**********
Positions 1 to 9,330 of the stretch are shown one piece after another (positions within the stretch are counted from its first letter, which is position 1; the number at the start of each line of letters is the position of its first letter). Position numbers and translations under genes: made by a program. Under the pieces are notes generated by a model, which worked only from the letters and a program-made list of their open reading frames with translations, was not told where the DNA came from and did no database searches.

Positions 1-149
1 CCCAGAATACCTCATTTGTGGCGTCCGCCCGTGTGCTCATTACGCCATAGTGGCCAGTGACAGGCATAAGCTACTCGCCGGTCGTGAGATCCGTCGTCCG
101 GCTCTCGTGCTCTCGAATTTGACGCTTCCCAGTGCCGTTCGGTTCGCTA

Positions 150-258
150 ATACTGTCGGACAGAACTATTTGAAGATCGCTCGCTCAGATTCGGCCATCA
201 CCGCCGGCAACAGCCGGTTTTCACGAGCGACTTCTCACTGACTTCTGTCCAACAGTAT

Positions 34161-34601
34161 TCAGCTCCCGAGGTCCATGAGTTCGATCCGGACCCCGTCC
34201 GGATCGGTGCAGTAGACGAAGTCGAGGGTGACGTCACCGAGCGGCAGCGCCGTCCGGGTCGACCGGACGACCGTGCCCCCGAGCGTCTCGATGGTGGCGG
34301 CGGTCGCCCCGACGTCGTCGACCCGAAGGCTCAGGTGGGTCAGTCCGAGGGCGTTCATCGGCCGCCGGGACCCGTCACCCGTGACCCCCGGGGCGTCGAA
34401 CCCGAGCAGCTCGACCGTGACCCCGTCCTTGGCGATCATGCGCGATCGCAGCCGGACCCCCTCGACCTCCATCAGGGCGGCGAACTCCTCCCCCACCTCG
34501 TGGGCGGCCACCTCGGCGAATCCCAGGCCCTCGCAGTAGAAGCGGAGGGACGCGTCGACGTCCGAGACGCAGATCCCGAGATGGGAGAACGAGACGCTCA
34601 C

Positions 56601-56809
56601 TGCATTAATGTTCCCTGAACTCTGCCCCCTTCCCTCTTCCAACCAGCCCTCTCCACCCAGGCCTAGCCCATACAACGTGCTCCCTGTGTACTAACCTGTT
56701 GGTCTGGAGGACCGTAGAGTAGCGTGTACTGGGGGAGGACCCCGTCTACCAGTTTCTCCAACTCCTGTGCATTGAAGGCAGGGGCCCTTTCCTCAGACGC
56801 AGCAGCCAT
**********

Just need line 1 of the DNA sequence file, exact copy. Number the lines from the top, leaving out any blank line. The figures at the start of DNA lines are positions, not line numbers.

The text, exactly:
Positions 1 to 9,330 of the stretch are shown one piece after another (positions within the stretch are counted from its first letter, which is position 1; the number at the start of each line of letters is the position of its first letter). Position numbers and translations under genes: made by a program. Under the pieces are notes generated by a model, which worked only from the letters and a program-made list of their open reading frames with translations, was not told where the DNA came from and did no database searches.